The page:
DBGA-EAO Meeting Sparks Momentum on Ecological Sensitivity
By Taichi Miranda
EAO, 30 January 2023 -- The first online meeting for 2023 of the Don Bosco Green Alliance-EAO Eco Team, convened on 27 January, was graced by the presence and full support of Fr Nguyen Thinh Phuoc Joseph, SDB, the EAO Regional Councillor, Fr Antonio “Beng” Molavin, SDB, the DBGA Convenor, and Mr Marco Fulgaro representing the Salesian Mission Sector in Rome.
Fr. Phuoc imparted a compelling and motivating message to the team members unfolded in two points, to wit:
Dear Taichi and members of the DB Green Alliance,
It is a joy for me to offer you some welcoming words and congratulations for all your engagement in the Green Alliance. As I am having the meeting in this period, through this message, I would like to share with your 2 points: 1/ the significance of your movement; 2/ Invitation for a deeper Christian commitment.
1/ May be you know better than I, this ecological awareness has been started for decades, before the new 21st century and it becomes more and more urgent. I remember that during my specialization in theological study for teaching, a number of courses were offered on theology of nature and its current issues. Now, it is becoming world-wide movement and the young people are sensitive to this call for conversion. Indeed, two days ago, The Vatican Press just posted a news on this movement under a very interesting title: Sister Kanlaya aiming for a Zero Waste, Zero Human Trafficking world.
It talks about the 20 year effort of a religious sister (Sister Kanlaya of the Sacred Heart of Jesus in BangkoK, a diocesan congregation?) who has worked tirelessly for Zero for Waste, starting from her religious community, saving money to assist poor people. It is wonderful, isn’t it? I assume that all of you have done this when you spare your time and energy for a cleaner environment and then, for a better care for the poor.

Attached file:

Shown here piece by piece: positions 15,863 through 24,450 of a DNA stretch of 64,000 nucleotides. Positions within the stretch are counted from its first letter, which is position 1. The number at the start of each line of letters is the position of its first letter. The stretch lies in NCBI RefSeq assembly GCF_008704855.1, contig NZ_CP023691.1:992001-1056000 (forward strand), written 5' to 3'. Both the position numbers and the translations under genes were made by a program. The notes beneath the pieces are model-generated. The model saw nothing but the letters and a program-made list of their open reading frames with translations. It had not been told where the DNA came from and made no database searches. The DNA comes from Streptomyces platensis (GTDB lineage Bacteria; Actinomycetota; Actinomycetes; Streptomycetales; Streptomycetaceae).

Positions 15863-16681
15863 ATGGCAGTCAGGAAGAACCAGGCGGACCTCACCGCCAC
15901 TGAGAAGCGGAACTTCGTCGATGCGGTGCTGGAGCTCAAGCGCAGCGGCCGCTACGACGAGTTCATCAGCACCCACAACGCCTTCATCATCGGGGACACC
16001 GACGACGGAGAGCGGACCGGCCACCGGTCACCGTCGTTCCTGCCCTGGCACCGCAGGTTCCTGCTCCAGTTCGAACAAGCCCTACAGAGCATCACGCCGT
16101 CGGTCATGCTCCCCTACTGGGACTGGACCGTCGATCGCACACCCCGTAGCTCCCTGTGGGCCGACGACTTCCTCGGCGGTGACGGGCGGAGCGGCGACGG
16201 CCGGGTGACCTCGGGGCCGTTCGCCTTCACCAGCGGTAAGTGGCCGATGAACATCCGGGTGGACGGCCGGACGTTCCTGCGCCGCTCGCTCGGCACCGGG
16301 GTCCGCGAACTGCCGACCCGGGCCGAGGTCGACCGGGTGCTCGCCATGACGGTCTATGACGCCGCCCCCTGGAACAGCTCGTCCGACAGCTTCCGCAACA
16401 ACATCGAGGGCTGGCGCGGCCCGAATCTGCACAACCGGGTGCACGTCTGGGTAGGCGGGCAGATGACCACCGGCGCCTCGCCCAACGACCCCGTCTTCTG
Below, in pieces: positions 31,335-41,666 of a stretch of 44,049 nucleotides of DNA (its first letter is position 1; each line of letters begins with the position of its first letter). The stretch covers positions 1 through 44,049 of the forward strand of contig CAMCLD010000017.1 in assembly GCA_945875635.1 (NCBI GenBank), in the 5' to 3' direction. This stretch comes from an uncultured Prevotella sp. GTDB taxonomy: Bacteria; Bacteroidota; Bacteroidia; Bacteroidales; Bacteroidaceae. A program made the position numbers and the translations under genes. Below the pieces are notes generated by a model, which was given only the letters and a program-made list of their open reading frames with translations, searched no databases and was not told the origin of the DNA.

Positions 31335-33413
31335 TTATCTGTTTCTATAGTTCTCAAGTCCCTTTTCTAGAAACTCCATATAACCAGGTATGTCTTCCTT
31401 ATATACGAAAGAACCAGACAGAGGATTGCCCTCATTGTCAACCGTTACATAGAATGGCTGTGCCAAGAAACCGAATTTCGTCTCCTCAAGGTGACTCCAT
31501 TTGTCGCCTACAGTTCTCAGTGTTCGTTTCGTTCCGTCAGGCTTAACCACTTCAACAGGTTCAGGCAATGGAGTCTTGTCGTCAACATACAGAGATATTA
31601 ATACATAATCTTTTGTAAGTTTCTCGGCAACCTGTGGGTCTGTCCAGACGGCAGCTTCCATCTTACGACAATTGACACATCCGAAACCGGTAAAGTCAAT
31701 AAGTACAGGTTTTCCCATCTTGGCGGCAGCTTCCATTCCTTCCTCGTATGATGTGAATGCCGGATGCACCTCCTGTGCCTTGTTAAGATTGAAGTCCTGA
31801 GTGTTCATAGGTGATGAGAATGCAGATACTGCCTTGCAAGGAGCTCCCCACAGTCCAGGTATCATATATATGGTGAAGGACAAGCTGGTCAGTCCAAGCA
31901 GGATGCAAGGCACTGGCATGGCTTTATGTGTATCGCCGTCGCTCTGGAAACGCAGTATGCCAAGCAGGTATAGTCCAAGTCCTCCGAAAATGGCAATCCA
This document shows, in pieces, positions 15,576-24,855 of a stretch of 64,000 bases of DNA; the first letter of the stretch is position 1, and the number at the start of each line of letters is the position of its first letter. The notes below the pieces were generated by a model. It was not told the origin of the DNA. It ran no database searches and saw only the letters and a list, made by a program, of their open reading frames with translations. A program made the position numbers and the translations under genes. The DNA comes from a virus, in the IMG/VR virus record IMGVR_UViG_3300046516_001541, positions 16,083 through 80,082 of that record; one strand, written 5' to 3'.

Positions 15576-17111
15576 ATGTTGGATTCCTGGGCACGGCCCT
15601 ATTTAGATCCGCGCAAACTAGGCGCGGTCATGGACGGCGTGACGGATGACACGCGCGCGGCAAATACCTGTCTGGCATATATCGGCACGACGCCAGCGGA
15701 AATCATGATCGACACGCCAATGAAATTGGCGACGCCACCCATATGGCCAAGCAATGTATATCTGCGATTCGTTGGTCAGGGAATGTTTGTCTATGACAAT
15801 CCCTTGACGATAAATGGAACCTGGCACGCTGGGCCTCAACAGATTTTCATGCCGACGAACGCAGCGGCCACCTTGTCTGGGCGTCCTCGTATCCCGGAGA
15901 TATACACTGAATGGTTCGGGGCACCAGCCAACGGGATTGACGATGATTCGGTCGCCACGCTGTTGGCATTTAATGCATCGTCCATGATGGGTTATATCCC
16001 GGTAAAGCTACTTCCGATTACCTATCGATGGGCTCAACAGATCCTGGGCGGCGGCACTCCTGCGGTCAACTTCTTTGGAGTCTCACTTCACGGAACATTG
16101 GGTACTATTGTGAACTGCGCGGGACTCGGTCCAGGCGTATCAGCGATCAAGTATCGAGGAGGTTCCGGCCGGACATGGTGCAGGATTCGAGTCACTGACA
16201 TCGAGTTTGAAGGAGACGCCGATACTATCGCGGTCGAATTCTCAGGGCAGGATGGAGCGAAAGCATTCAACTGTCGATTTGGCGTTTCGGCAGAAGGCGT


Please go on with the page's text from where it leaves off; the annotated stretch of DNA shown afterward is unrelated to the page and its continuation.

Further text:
I connect it to the Strenna of the Rector Major this Year, the Yeast in the human family. It is a powerful image as it is used by Jesus when he taught about the Kingdom of God. The Yeast, very little, is almost too fragile, too invisible, invisible to outsides, only the one who puts the yeast in the dough knows it. But then it brings unexpected effects. The whole dough swelled, the color gradually changed, and then with the heat of the fire, it became delicious food to feed people.
The Rector Major used this metaphor, the yeast, but “in the human family”. Where is the first reality of the human family? Is it not your family, and by extension the “groups of loved ones with whom you come into contact, forming a close relationship, like family members?
Continue to be witnesses to the dimension of creating a healthy and human environment with your movement as the Yeast in the human family.
2/ More Christian commitment: Growing up in a war-torn environment and doing apostolate in a small country village with very limited local resources as a farmer, cultivated rice fields in which, the soil is sandy and without alluvium, the investment was a lot but the income was very low. I understand very well why no one should let anything go to waste in their possession, on their property. All are transformed into some sort of income, land, of course, but including the dried leaves of the trees in the garden, the grass growing along the village road, buckets of water drawn from the wells, the other side of paper which was unused, the empty pen which need the refill, all must be treasured, kept in order to produce some more little income for the community.